What celebrations are taking place and how can I get involved?

There are plenty of festivals happening all around the country which you can get involved with. Here they are per state.

New South Wales

Darling Harbour Fireworks
When: Every year, Sydney puts on a fireworks show, and this year, you can catch it on January 28 and February 4 at 9 pm in Darling Harbour.

Dragon Boat Races
When: Witness three days of dragon boat races and entertainment on Cockle Bay to usher in the Lunar New Year. The races will commence on January 27 and finish on January 29.

Lion Dances
When: Catch a traditional Lion Dance moving to the beat of a vigorous drum bringing good luck and fortune for the Lunar New Year. The dance performances will happen across Darling Harbour on Saturday, January 21, Sunday, January 22, and Sunday, February 4 and 5, around 6 pm and 9 pm.

Lunar New Year at Cirrus Dining
When: Barangaroo’s waterfront seafood restaurant, Cirrus, is celebrating the Year of the Rabbit with a special feast menu. Cirrus’ LNY menu is $128pp with optional wine pairing and is available from Saturday, January 21, to Sunday, February 5.

Auntie Philter
When: Hello Auntie’s owner and executive chef, Cuong Nguyen will be dishing out some of the most classic Vietnamese street foods with his mum, Linda. All of Philter’s favourites will be on offer, as well as Raspberry Pash Beer Slushies and other cocktails being served at the Philter Brewing rooftop bar on Sunday, January 22 and Sunday, January 29.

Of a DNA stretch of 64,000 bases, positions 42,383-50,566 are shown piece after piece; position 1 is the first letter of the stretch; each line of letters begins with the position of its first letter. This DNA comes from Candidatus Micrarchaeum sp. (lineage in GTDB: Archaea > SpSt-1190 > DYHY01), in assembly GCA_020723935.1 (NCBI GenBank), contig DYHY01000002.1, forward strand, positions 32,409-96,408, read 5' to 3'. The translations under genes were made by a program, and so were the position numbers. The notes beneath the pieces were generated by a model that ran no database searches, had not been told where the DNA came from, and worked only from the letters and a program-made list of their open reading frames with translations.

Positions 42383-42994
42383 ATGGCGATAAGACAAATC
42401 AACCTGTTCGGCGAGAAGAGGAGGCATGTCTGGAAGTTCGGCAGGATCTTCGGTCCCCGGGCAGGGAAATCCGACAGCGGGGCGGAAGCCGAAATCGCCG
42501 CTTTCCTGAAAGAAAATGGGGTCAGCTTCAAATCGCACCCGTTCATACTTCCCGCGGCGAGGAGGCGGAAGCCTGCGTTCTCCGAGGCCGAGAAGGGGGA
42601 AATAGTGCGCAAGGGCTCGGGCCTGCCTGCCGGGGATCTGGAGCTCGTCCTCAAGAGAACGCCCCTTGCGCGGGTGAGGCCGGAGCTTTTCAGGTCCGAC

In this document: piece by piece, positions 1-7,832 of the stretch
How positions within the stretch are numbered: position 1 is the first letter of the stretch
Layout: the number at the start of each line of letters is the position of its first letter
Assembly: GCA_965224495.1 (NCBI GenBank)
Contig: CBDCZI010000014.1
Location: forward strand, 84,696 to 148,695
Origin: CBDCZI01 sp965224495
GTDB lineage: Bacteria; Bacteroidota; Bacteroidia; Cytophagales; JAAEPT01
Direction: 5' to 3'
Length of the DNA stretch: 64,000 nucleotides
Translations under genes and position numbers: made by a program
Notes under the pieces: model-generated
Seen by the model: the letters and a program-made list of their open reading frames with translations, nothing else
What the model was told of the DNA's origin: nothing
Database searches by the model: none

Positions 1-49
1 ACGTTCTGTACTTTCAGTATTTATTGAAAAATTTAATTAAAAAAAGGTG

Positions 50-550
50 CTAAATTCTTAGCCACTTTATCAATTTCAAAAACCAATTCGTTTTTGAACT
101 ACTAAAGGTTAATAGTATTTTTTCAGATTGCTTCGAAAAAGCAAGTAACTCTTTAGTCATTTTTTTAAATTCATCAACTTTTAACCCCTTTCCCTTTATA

Victoria

Lunar New Year Festival
When: Ring in the Lunar New Year with food, music, arts, and more on Sunday, January 22, from 10 am to 9 pm.

Lunar New Year at the National Gallery of Victoria
When: Celebrate the year of the rabbit at the National Gallery of Victoria’s festival of art, food, and art-making activities for everyone from 10 am-5 pm.

Queensland

BriAsia Festival
When: From February 1-19, Brisbane will come alive with performances, including lion dances and martial arts displays. There will be street food, workshops, comedy and more.

South Australia

Chinatown Adelaide Street Party
When: Adelaide is set to hose a fun-filled day celebrating the Chinese New Year on Saturday, January 28, from 12 pm to 9 pm.

Western Australia

Crown Perth
When: Across January and February, Crown Perth hosts free live entertainment, including colourful lion dances, roving mascots, and drumming performances. The restaurants will also throw banquets and menus dedicated to the Lunar New Year.